And after my three year degree, I did my Diploma of Education, and that helped – that enabled me to get into teaching, high school teaching actually, as a maths/science teacher. And that more or less started my working career, then. But of course, before that I’d had casual jobs. I’d always wanted to earn extra money so that I could do some… well, for example, run my car. My first car was an old bomb, which is a kind of broken-down old thing, but I really loved it. I think everyone who has a first car loves their first car. So I needed some money to run the car, and I was doing things like gardening and filling up supermarket shelves at night time, and… and also even working in a pub, picking up glasses and picking up plates, and things like that. So I think I… I had a good time, and I think I appreciated it. You have to work to get things. You can’t just get things given to you.
I was working in Queensland, teaching the high school kids, and I thought “Well maybe it’s time that I tried something different”, and I’d always wanted to work overseas, as well. Now, one of the best ways to work overseas was to teach English, so I headed off, and went to London, and I organised a course where they teach you how to teach English. Now, you can’t just walk into a language school and teach English just because you speak English. You have to study how to teach English. So I was in London, and I organised a course that was running in Spain. So I went to Valencia – this was probably four years ago – and I had a really interesting month learning intensively how to teach English, and met some nice people. Of course met (6) the Spanish people, who are really interesting – full of life and very very friendly – and I really don’t know how they keep their hours going, because they can party all night long, those people, but… back to English. After my course I went to Lisbon, and I was teaching English there, and it was my chance to get back to the beach, so I kind of combined things. I was living an hour outside of Lisbon on the beach, in a place called Estoril. Maybe you’ve heard of Estoril from the car races. Well, I was living out there. I was surfing in my free time, and teaching in Lisbon when I had to work.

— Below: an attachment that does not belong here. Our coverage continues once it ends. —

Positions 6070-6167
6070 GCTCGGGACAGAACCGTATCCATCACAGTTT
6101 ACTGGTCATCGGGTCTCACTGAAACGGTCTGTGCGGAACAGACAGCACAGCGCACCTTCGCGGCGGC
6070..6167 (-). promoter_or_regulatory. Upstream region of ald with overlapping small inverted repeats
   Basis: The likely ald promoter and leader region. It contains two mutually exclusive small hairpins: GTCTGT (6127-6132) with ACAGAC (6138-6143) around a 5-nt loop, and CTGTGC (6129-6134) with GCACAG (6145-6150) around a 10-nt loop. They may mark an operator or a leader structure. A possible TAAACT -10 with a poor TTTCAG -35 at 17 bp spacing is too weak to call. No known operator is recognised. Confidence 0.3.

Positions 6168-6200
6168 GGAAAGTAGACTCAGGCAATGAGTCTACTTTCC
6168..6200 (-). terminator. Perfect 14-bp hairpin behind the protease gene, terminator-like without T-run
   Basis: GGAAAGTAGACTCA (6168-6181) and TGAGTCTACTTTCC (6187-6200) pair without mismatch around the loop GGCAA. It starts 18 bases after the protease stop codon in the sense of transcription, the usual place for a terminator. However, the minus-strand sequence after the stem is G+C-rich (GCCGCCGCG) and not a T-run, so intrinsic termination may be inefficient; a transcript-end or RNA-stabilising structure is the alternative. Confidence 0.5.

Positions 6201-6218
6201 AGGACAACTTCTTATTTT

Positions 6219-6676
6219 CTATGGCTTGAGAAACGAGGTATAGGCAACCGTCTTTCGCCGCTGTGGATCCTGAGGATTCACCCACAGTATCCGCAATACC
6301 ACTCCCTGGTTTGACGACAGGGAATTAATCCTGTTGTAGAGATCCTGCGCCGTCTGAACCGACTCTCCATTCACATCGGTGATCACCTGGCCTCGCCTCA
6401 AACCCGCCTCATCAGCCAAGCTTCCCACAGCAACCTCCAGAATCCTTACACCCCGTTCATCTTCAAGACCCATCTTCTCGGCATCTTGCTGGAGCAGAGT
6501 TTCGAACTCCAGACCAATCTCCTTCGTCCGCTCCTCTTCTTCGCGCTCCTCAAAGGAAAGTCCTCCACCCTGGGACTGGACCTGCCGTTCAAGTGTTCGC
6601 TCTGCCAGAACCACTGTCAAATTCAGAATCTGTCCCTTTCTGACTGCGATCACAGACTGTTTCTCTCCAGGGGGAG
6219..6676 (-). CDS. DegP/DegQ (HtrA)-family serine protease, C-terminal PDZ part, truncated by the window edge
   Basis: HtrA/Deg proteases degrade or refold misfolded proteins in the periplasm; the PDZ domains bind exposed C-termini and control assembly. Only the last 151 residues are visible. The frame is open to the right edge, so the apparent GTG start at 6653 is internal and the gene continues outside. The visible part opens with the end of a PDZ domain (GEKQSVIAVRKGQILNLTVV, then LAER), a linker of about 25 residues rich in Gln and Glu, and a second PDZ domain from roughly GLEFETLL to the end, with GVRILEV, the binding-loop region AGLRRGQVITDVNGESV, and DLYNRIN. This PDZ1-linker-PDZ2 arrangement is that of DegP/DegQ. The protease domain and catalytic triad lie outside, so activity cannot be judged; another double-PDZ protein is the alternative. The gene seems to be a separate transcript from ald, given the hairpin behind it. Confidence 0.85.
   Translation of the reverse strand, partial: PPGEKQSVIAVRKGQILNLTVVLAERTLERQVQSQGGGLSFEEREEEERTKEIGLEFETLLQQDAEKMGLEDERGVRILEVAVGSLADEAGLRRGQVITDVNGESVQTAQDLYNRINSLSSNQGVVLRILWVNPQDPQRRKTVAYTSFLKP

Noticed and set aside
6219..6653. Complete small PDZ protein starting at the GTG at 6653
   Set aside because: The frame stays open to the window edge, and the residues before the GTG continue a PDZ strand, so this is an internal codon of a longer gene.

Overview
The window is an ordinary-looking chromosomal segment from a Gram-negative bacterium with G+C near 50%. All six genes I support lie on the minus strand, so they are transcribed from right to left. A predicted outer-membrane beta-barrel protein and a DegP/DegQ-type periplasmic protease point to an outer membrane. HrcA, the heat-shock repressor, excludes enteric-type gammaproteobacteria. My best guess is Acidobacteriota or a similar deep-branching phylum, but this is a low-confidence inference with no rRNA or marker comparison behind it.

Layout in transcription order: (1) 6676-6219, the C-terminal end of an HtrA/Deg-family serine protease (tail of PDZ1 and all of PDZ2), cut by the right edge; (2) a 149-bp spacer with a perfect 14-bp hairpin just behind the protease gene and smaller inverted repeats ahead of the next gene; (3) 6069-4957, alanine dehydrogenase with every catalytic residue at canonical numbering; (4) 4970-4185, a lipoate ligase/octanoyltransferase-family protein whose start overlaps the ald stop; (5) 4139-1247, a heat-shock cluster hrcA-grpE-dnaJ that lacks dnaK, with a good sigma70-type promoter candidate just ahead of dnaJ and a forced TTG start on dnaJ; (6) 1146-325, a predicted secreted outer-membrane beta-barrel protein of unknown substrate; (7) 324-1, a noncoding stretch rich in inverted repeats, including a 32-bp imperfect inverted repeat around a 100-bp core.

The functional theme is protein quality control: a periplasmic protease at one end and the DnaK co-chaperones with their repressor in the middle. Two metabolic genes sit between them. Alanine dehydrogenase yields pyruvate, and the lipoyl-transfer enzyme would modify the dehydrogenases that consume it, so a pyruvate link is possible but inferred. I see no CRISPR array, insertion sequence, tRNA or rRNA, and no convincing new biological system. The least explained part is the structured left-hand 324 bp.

I had my first visit to Budapest, and I worked here for four months, and it was my introduction to Budapest and it was my introduction to snow. Now, it might seem strange to you, because maybe, if you’re European, you see snow all the time, but… my first falling snow flakes, I can still remember them. One Friday morning I saw this white stuff outside, I saw these flakes falling down, and I immediately grabbed my umbrella, walked outside, and started walking around in the snow. It was… it was like something we only saw on TV. So now I’m used to snow. I still enjoy it, but it was great.
After my four months in Budapest I went back to Australia. I went back to my job as (7) running a small high school in North Queensland, but, being an adventurous type of person I decided well, I have to get back to Europe, because I really wanted to see more of Europe, and here I am. I’m back in Budapest.
N O T E S
CS: conversational style
1. CS = and very hot
2. CS = as
3. CS = there are so many